Urethritis (inflammation of the urethra) is usually an ascending infection and may be classified as gonococcal or nongonococcal. Both conditions may be present in the same patient. Gonococcal urethritis and nongonococcal urethritis are the most common STDs in men in developed countries (Centers for Disease Con-trol and Prevention, 2001).
Gonococcal urethritis is caused by N. gonorrhoeae and is transmitted by sexual contact. In men, inflammation of the ure-thral meatus or orifice occurs, with burning on urination. A pu-rulent urethral discharge appears 3 to 14 days (or longer) after sexual exposure, although the disease is asymptomatic in up to 10% of men. The infection involves the tissues around the ure-thra, causing periurethritis, prostatitis, epididymitis, and ure-thral stricture. Sterility may occur as a result of vasoepididymal obstruction. Gonorrhea in women is frequently not diagnosed and reported because a urethral discharge is not always present and the disease may be asymptomatic.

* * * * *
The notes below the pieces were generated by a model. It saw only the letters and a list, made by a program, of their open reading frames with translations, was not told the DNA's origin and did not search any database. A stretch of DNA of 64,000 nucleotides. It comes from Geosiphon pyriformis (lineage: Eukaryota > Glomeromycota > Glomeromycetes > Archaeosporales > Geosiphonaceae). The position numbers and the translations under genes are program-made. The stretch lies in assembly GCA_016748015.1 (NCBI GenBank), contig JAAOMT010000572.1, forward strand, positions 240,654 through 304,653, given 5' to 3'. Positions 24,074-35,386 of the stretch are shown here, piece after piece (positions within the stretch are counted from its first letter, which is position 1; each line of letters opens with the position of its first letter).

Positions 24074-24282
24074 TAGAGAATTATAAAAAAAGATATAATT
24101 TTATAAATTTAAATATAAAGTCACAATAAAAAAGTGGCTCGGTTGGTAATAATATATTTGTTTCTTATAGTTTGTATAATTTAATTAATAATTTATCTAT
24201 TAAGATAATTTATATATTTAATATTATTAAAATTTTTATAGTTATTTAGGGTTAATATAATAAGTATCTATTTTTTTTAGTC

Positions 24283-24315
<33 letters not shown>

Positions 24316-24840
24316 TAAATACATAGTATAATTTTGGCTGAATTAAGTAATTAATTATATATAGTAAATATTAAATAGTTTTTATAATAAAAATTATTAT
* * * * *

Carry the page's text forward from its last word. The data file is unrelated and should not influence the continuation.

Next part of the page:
Nongonococcal urethritis is usually caused by C. trachomatis or Ureaplasma urealyticum. Male patients with symptoms usu-ally complain of mild to severe dysuria and scant to moderate urethral discharge. Nongonococcal urethritis requires prompt treatment with tetracycline or doxycycline. In patients who do not respond to or who are allergic to the tetracyclines, erythro-mycin may be substituted. Follow-up care is necessary to make certain that a cure is achieved. All sexual partners of patients with nongonococcal urethritis should be examined for STDs and treated.
Copyright © 2018-2020 BrainKart.com; All Rights Reserved. Developed by Therithal info, Chennai.